Lama Chuck Stanford Passed Away

Daniel Scharpenburg
3 min readOct 8, 2021

I learned that Lama Chuck Stanford has passed away.

I was not close with Chuck Stanford but his death has affected me.

I’m not writing this because my friend died. He wasn’t my friend.

He was my first Buddhist teacher. He was the first Buddhist teacher of many people in Kansas City. I took Refuge, Pratimoksha, and Bodhisattva Vows from him. Those are vows that express our level of commitment as lay Buddhist practitioners. And he stressed to me how important it is to be committed to these principles.

He gave me my Buddhist name, Kalsang Dakpa, which means fortune and fame. I took his Meditation Instructor Training class too and it meant a lot to me.

And he gave me the opportunity to run the Youth Program at the Rime Center, which I did for several years, which is something I hope to do again soon.

I would not be the person I am right now without the influence of Lama Chuck.

And I’m not the only one.

He started teaching Buddhism in Kansas City at the end of the 1990s. There were not several Buddhist groups to choose from back then. People that were interested in Buddhism simply didn’t have many options. He, along with his wife Mary, had a dream of building a Buddhist Community here. They wanted to build a non-sectarian Buddhist community. The idea was a community where all different traditions of Buddhism could be explored and celebrated.

They turned an old church into a Buddhist Center. And they invited Buddhist teachers from all over to come visit and lead retreats, which is a thing that’s still happening now. I took my first Buddhism classes at the Rime Center and did my first retreat there too.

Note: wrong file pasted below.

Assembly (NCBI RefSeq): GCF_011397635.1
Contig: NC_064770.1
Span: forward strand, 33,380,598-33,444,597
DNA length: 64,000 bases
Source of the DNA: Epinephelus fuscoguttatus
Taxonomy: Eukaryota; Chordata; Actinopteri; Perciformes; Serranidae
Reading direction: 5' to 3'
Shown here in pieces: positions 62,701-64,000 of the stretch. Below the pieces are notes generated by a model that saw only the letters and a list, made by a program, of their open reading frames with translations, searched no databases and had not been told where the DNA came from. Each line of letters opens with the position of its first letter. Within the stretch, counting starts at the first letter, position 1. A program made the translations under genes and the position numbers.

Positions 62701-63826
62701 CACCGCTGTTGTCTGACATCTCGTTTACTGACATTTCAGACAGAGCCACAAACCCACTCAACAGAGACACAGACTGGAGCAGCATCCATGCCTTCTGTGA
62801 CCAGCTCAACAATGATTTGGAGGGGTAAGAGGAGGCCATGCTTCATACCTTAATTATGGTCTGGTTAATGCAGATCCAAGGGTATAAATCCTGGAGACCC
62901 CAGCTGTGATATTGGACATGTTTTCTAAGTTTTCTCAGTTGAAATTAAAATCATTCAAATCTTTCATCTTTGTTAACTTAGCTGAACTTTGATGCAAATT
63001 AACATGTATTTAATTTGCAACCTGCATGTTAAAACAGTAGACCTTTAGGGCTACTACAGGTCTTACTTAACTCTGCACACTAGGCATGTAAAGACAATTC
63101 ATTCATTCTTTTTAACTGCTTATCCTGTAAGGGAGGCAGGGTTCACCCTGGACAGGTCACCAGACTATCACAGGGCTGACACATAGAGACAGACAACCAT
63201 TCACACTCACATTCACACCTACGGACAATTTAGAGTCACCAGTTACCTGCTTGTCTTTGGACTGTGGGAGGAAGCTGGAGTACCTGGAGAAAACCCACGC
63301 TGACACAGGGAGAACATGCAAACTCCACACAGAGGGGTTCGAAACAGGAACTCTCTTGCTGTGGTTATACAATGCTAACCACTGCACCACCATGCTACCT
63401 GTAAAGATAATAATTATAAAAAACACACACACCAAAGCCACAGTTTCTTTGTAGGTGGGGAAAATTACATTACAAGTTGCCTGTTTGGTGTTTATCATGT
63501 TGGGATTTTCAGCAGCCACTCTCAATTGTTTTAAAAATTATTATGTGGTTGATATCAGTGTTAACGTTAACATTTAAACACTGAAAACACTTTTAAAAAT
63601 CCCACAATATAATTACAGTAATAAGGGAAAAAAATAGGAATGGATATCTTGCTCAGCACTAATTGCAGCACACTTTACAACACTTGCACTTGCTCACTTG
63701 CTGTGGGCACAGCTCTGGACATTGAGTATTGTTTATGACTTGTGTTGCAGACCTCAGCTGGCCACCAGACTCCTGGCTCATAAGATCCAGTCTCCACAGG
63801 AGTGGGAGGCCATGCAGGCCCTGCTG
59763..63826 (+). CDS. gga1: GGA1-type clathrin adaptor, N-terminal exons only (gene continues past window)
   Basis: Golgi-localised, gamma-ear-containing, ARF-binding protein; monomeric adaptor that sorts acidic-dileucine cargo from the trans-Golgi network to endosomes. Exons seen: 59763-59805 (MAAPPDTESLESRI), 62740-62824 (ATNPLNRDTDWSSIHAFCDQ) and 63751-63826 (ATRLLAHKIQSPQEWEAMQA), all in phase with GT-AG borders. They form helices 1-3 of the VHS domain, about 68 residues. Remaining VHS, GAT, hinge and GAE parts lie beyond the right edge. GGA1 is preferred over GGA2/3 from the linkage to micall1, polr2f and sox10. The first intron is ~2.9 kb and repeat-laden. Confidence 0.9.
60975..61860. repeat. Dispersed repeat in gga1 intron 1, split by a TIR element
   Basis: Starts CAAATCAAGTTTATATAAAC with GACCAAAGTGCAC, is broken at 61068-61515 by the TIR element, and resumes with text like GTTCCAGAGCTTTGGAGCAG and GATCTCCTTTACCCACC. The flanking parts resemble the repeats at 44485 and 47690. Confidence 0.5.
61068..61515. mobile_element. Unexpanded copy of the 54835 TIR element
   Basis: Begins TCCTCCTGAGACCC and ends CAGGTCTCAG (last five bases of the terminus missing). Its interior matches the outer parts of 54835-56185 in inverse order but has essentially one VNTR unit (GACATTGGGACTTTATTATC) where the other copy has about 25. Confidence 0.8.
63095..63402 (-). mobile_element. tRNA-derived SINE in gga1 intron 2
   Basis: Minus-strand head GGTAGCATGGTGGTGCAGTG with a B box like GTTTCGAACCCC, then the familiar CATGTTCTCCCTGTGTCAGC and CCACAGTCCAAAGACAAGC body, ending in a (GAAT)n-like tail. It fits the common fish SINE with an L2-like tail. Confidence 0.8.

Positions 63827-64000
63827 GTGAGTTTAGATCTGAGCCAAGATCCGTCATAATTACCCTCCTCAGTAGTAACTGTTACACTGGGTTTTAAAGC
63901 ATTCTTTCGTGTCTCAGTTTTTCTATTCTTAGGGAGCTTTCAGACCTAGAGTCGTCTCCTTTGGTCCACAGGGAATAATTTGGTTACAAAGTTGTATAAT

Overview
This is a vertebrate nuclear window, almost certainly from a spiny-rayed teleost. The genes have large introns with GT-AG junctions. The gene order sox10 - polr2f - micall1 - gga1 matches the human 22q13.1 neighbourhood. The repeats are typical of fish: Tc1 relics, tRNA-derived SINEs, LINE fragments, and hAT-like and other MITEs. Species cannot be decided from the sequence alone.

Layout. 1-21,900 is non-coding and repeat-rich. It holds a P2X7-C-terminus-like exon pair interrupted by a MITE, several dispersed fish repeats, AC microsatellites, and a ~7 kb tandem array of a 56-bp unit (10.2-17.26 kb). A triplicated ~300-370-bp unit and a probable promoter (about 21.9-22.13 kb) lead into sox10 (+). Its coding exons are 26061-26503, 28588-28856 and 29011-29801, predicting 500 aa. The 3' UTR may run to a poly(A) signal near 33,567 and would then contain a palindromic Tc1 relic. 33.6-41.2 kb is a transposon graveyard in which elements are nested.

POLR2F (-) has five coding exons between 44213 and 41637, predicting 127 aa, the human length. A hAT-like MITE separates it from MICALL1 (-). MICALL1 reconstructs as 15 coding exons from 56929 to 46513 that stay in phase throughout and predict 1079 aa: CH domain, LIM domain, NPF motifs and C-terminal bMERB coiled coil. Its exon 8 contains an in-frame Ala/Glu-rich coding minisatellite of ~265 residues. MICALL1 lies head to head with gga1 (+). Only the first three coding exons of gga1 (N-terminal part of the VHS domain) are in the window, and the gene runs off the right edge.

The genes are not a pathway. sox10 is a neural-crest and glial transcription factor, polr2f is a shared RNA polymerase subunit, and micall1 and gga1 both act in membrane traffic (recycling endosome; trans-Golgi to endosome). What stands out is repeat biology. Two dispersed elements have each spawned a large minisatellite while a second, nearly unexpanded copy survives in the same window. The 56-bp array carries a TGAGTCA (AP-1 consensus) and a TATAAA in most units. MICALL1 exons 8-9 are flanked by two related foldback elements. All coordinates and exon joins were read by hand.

Without the Rime Center I don’t think I would have ever connected with other Buddhists in Kansas City. I’d probably still be someone interested in Buddhism and not really doing it. Also, I met my wife at the Rime Center, so that feels important.

Buddhism in Kansas City owes everything to the Rime Center and I do too.

Things are different now, things always change. The Rime Center has been reborn and is under new leadership and in a new space. Lama Chuck retired a few years ago and moved away. He left the community in the very capable hands of two directors, Lama Matthew Rice and Gabi Otto.

And the Rime Center is propelled by a new dream now, of building a serious Buddhist Temple in Kansas City. This is a bold dream and Lama Chuck did express support for it. Lots of people that try to build Buddhist Temples struggle and give up, it’s hard to build a Buddhist temple in the United States. But I think it’ll happen. I believe in the dream.

In the Rime Center Community, Chuck Stanford built something that has outlived him. And we’re all better for it.

He touched a lot of lives and the Rime Center is a great legacy.

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